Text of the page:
Why You Need an Error Budget and How to Make It Work

Editorial note: I originally wrote this post for the TechBeacon blog. You can check out the original here, at their site.

Why You Need an Error Budget and How to Make It Work

How many times have you seen Google go down? Not many, I bet. You might not even notice it if it happened. If you did, you’d probably assume it’s an internet connection problem.

But Google isn’t perfect. As Werner Vogels says, “Everything fails, all the time.” If even Google doesn’t have 100% uptime, maybe we should accept we won’t either. Shouldn’t we instead focus on how to recover from failure? It’s been proven that systems fail when they change, but your customers probably wouldn’t like it too much if you simply never updated your software. So since we have to change, how do we know when to change?

Maybe you’ve had good uptime recently, and a small fail won’t hurt you so much. But you have to know whether that’s the case or not. You need metrics that tell you if it’s a good idea to freeze changes for a time or if having some errors is still acceptable.

Why You Need an Error Budget

If you’ve compared cloud services, you may have heard about the nines of availability. It’s basically a number that tells you how much of the time systems are going to be down. When someone talks about having four nines (99.99%) of availability for a system, that person is saying the system will be down only 52 minutes and 35 seconds a year. The more decimals, the more uptime. For instance, let’s say that you defined a rule specifying that the system has to respond in under 500 ms 99.99 times out of 100. If latency goes up, then your system is considered down because it’s above the 500 ms threshold.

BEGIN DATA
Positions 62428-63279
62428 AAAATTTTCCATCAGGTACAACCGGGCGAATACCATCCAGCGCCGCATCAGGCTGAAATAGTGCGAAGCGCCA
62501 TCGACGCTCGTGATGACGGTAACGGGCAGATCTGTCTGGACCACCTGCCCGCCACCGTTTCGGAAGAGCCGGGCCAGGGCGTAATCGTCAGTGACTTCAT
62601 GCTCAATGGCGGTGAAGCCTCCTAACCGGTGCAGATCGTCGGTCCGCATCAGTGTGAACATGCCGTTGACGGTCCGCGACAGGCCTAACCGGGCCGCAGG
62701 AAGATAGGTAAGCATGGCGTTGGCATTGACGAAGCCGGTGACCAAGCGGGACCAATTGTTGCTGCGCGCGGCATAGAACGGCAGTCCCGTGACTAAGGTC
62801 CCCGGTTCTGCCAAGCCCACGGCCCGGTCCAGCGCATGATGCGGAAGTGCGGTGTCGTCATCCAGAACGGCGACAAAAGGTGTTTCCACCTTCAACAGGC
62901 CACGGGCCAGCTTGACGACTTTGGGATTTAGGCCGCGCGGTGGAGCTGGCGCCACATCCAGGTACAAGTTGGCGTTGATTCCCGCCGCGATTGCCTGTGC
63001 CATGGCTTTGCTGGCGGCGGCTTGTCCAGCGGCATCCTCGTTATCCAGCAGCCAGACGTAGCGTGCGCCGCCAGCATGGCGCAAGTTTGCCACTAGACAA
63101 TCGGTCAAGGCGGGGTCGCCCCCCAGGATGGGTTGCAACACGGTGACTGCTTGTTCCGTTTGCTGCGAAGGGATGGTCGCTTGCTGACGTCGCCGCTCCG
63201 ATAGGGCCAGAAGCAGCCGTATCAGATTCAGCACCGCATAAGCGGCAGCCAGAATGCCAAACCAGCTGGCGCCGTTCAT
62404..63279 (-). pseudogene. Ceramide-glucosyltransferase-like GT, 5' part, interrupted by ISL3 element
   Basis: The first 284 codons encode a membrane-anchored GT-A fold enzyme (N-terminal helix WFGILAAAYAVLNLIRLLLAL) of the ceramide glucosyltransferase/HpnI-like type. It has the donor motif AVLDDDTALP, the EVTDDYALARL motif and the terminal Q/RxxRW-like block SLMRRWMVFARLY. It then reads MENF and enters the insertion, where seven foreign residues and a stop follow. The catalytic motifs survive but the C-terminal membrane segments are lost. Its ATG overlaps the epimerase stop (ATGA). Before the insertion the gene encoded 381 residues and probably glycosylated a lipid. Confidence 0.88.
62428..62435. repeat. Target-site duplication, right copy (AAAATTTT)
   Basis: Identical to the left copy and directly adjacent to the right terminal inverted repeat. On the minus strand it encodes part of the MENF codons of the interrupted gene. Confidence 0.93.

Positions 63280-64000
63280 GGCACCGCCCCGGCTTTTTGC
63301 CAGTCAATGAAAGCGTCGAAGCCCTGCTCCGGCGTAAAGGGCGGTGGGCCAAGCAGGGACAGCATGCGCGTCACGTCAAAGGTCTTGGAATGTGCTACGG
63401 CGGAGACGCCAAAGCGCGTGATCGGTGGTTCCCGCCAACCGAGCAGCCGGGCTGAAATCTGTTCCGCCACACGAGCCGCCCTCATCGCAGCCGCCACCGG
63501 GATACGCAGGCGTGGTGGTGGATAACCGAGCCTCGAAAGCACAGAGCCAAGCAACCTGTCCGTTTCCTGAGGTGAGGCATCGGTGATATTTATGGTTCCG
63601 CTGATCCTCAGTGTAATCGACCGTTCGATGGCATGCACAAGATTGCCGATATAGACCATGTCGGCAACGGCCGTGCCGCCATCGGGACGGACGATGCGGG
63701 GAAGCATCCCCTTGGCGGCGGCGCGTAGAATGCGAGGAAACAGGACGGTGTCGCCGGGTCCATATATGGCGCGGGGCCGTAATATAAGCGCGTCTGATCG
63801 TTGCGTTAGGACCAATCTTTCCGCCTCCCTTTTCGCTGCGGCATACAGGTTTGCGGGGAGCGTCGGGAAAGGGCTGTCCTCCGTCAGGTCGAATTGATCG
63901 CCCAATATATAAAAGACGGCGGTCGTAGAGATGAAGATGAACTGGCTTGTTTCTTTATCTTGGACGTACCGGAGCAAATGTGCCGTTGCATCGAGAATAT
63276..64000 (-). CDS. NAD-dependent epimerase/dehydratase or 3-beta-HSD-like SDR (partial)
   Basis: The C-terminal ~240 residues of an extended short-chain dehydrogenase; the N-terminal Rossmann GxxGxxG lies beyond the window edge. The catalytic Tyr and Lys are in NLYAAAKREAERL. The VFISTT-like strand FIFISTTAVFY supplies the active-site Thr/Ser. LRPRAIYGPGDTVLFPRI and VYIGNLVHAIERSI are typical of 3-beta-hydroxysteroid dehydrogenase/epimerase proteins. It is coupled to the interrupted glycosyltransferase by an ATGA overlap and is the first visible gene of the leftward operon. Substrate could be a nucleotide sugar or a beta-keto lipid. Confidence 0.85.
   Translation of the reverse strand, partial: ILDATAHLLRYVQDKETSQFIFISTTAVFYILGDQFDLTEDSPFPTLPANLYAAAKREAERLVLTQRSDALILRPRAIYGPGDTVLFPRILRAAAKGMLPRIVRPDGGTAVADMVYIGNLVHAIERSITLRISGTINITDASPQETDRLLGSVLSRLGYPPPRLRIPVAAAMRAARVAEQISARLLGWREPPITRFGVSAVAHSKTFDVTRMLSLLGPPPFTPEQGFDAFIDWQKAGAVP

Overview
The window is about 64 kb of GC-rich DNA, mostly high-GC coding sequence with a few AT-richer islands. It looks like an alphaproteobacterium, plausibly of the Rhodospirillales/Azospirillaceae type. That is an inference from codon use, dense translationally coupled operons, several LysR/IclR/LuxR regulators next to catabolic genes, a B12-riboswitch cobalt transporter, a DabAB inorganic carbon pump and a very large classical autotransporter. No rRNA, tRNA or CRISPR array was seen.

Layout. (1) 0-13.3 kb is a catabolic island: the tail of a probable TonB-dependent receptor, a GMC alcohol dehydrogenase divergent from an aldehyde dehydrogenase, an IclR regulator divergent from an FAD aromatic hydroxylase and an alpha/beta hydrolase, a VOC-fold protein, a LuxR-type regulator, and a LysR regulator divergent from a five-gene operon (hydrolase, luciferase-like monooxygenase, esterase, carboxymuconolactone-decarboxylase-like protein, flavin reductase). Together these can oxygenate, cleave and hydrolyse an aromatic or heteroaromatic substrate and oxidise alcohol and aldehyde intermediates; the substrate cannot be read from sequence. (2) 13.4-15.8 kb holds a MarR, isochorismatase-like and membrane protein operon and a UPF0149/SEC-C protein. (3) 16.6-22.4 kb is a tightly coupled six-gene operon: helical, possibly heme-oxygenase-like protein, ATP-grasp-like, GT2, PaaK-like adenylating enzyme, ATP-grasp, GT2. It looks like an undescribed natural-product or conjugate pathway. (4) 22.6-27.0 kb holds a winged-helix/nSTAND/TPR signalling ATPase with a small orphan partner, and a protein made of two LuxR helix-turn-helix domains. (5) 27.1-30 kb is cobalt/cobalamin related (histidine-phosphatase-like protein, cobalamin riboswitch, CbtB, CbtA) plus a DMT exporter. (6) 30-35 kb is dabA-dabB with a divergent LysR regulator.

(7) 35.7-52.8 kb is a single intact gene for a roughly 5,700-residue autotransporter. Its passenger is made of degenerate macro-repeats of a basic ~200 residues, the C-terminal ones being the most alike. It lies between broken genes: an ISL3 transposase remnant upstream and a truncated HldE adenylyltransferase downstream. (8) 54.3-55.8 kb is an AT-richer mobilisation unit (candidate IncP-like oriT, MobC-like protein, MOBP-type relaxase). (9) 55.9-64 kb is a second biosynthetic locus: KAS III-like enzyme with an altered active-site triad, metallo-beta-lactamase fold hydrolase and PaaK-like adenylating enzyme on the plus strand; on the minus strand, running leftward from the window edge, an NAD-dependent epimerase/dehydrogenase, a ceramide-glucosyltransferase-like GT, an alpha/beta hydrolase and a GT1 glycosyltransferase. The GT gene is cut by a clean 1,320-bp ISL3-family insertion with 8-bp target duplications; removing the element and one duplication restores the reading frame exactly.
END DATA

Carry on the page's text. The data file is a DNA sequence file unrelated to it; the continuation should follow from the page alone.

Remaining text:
This number is used to define the service level agreement (SLA) or service level objective (SLO). The error budget is how much time you’re willing to allow your systems to be down, and it will depend heavily on the SLA that you’ve defined with the product team. Everyone would like to have systems with 100% uptime, but you need to be realistic. How much availability are you willing to provide, based on how much your customers care? Are your users going to notice that your system is up 100% of the time? What about 99.99%? Or even 99%? They might not.

It’s important that you have an SLA and SLO that works for you so that, at the moment a deployment fails, you’ll think twice before trying to fix something in production or go back to a stable environment. Having an error budget helps support the plan of not pushing changes if people lack trust in those new changes.

Uptime vs Innovation: Should I Pick One?

High uptime has risk beyond financial costs and complexity. It’ll also put you in the position of worrying too much when deploying changes. Some might use error budgets to support their theory that every time a change happens, the stability of the system is affected. That means no more changes, in their mind. But I’d advise against having that mindset. It’s better to avoid risking stability in other ways.

Operations will always seek to have systems that are highly available by putting in place replication, redundancy, auto-scaling, backups, and everything that makes systems more robust. On the other hand, developers will try to write code that satisfies the requirements that came from the business. That’s how the DevOps movement started: people wanted to create a culture where these frictions are minimal.